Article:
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Background: As biobank research has become increasingly widespread within biomedical research, study-specific consent to each study, a model derived from research involving traditional interventions on human subjects, has for the sake of feasibility gradually given way to alternative consent models which do not require consent for every new study. Besides broad consent these models include tiered, dynamic, and meta-consent. However, critics have pointed out that it is normally not known at the time of enrolment in what ways samples deposited in a biobank may be used in future research and that, for a consent to be informed, exactly this kind of knowledge is required. Therefore, there is an ongoing debate about the ethical acceptability of going for less than study-specific consent. Main text: In light of this debate we address the question of how to best protect participants against relevant risks and violations of autonomy. We apply the central aims of the informed consent process to the unique circumstances of biobank research where samples and data in many cases are stored for long periods of time and reused in subsequent studies. Thereby we are able to formulate a set of criteria focusing both on the risk of informational harm and the potential violation of participants' values. We compare existing models of consent based on their ability to satisfy the criteria, and we find that the broad consent model offers the best level of protection for participants, although, it suffers from a few important deficiencies with regards to protection against participant value violations and long-term protection of autonomy, if it is applied without qualifications. For this reason, we propose modifications to the current broad consent model, in order to ensure that it provides protection of autonomy and participant values through strong ethical review and continuous communication. Conclusion: We conclude that a modified form of broad consent is ethically superior in biobank research, not only because it is most feasible but primarily because it offers the best available protection against the hazards facing research subjects in this form of research.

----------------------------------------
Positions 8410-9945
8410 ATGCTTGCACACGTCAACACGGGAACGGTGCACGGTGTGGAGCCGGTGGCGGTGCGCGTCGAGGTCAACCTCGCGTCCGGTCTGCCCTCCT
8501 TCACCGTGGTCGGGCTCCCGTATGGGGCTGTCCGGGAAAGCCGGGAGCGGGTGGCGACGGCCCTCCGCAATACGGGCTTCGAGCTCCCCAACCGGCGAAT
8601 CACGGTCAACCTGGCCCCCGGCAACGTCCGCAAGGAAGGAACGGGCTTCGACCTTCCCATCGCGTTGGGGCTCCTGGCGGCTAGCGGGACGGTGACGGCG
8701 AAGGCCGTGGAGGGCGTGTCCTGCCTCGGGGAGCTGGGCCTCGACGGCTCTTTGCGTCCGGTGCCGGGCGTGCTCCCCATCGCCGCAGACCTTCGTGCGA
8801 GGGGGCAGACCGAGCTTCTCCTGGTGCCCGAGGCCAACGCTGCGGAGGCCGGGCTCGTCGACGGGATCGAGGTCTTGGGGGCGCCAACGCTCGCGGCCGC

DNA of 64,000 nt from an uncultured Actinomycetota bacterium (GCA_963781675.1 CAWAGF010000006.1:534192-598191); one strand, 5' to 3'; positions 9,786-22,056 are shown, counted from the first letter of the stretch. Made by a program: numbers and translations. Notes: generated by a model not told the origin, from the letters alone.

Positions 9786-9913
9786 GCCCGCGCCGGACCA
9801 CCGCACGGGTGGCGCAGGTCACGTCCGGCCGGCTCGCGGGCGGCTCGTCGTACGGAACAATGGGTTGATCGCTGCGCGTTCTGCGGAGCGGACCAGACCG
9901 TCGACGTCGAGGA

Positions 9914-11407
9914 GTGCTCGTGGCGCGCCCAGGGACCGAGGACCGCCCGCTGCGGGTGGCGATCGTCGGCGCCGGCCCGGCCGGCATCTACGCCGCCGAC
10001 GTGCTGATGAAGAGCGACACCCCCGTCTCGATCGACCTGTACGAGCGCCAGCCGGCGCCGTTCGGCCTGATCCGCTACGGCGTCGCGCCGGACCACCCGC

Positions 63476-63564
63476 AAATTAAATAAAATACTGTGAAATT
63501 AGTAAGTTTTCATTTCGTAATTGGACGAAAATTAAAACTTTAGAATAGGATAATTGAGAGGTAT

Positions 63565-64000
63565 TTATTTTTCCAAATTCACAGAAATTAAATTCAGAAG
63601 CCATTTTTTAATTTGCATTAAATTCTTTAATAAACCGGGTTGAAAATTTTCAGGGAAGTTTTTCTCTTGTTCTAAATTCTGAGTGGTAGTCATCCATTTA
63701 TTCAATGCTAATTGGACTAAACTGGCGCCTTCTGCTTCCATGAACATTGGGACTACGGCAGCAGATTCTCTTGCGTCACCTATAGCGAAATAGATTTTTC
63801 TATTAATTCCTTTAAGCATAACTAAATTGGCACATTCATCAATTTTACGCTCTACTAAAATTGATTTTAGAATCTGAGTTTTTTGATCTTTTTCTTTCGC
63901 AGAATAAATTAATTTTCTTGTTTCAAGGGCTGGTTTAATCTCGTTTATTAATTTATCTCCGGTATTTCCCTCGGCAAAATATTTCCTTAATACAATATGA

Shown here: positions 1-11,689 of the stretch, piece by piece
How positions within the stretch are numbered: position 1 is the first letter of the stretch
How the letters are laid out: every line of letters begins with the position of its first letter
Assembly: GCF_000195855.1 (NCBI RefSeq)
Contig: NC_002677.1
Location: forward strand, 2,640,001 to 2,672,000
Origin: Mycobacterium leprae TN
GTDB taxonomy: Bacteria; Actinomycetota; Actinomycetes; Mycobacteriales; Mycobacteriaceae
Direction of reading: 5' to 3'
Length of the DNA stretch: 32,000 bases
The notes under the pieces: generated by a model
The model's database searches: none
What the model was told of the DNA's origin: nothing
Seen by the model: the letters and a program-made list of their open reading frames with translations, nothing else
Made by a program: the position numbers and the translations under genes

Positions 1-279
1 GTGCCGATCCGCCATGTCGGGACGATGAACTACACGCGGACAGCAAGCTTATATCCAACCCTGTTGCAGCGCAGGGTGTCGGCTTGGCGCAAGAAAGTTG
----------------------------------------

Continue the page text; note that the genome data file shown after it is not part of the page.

Mikkelsen, R. B., Gjerris, M., Waldemar, G., & Sandøe, P. (2019). Broad consent for biobanks is best-provided it is also deep. BMC Medical Ethics, 20(1). https://doi.org/10.1186/s12910-019-0414-6